You know, I grew up making zines which are my favorite books, kind of. I read a lot and I'm able to because my job means that I make my own hours, you know, so I have a lot of free time. I know that most of my friends that have more nine to five jobs or have kids or whatever, they have a really hard time finding a space to read, you know, to even go there, so I really kept that in mind while writing: that I want this to be a book that anyone can read that has any amount of time at their disposal and also level of other books they've read. You know, it can be hard sometimes when a book, maybe, does have something for you in it but you can't get to it because you haven't read all these other books that, like, you need to read in order to understand this one.

So, it is short. It's a joke that it's short, but it's also the length that it was supposed to be and that it presented itself at. I did try to add stuff and it wasn't right. I was adding it because I was worried what people were going to think. You know, oh, I'm going to get some review or something that's going to say this isn't a book. Reading Helene Cixous and also Tillie Olsen, who is an amazing woman who wrote a lot about how women censor themselves because they're...you know, we're often writing within the context that was created by an academia that's pretty male. And so those two women and then working with Kassie as an editor gave me the strength to just, you know, let it be what it wanted to be.

Yeah, totally. Well, to go back a step then, as a multimedia artist how did you land on a book/zine...the format that this project has taken as a piece of written material, versus something you might have addressed through album form or a film or what have you?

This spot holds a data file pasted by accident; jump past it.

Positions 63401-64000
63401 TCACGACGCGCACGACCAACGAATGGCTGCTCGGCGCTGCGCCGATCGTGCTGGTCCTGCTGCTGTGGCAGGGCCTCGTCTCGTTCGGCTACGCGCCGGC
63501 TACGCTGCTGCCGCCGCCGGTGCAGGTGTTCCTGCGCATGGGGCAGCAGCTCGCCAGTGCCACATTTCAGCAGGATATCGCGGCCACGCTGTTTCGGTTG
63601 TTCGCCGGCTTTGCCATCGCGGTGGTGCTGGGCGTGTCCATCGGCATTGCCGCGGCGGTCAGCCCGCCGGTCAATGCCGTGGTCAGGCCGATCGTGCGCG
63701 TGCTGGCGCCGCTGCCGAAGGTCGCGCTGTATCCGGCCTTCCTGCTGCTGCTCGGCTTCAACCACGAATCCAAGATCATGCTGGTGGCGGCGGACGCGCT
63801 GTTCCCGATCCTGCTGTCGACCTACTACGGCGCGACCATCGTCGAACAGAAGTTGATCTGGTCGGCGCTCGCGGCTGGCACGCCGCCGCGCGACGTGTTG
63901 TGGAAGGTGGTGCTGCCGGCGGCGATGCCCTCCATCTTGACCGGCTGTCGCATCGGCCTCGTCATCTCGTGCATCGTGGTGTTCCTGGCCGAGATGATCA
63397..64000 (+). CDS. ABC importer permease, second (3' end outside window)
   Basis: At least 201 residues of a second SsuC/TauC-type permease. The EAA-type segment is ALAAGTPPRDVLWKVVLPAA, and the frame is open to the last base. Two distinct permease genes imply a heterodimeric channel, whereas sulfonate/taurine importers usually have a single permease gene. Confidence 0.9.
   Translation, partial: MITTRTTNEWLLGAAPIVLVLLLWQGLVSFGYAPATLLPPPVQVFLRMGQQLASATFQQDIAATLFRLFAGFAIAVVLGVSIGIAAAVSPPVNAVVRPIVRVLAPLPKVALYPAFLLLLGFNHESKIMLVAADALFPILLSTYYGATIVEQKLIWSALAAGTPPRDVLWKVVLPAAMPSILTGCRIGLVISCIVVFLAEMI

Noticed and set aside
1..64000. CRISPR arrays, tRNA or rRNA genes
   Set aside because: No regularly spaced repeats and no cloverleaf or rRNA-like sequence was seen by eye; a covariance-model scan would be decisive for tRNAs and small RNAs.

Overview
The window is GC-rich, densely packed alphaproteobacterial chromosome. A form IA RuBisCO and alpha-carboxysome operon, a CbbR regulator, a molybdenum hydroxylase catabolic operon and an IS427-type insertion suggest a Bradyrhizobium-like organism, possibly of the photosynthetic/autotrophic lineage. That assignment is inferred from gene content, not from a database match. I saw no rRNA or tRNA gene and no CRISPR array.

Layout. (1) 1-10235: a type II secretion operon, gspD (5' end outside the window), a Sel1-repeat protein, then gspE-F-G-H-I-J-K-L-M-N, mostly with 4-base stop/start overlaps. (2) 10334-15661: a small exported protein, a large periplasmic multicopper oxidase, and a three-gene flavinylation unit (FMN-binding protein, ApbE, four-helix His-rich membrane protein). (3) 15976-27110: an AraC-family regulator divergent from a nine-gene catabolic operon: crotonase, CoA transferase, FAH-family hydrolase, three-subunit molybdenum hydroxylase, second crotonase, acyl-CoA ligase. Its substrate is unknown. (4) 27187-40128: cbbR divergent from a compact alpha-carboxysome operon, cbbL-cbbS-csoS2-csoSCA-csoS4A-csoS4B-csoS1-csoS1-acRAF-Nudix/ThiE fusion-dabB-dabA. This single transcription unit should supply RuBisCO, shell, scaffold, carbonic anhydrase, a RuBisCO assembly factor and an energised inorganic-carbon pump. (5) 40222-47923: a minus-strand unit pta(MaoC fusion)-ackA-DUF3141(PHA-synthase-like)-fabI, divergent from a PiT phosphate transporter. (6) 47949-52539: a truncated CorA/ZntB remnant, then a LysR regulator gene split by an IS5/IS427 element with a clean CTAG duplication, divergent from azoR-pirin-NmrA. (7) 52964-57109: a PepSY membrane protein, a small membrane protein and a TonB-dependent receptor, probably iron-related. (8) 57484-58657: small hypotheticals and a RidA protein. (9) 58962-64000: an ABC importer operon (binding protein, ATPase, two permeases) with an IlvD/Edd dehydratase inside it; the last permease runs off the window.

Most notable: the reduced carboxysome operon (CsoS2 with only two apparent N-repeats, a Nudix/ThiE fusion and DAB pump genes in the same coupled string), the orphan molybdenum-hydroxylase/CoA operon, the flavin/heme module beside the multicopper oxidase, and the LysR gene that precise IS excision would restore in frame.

Well, the publisher just reached out to me [in] summer 2019 and said that that I'd come up in an editorial meeting they were having and would I be interested in ever working in this form? And I said yeah, you know, I've always thought about that and I have done some writing and this would be a really interesting challenge, a new form. So they said sure, just pitch us something and from the beginning it really seemed like it was going to be a kind of a collage, a quilt, a quilted thing, which is kind of a form I often work in even with music and in performance, so the form was very natural to me and just evolved. I don't know, it's the way I've been working, so it came to be...it just presented itself.

So, if this project then started a couple of years ago, quite a lot has happened in the world in the last couple of years. What's it been like to complete this project and publish it and now be in a position to see it start to hit bookshelves given everything that's happened in the world in 2020 and now 2021?

Well, it was interesting. So I started the research and my kind of preliminary notes for it before COVID then was planning on...I put out a record last March and had all this touring booked to promote it and thought, I'm gonna write it on tour. Which was...it would have never happened! A tour is not...you know, I read on tour, but...I didn't know. I'd never written something this involved, so I just thought, oh it'll be fine, I'll fit it in.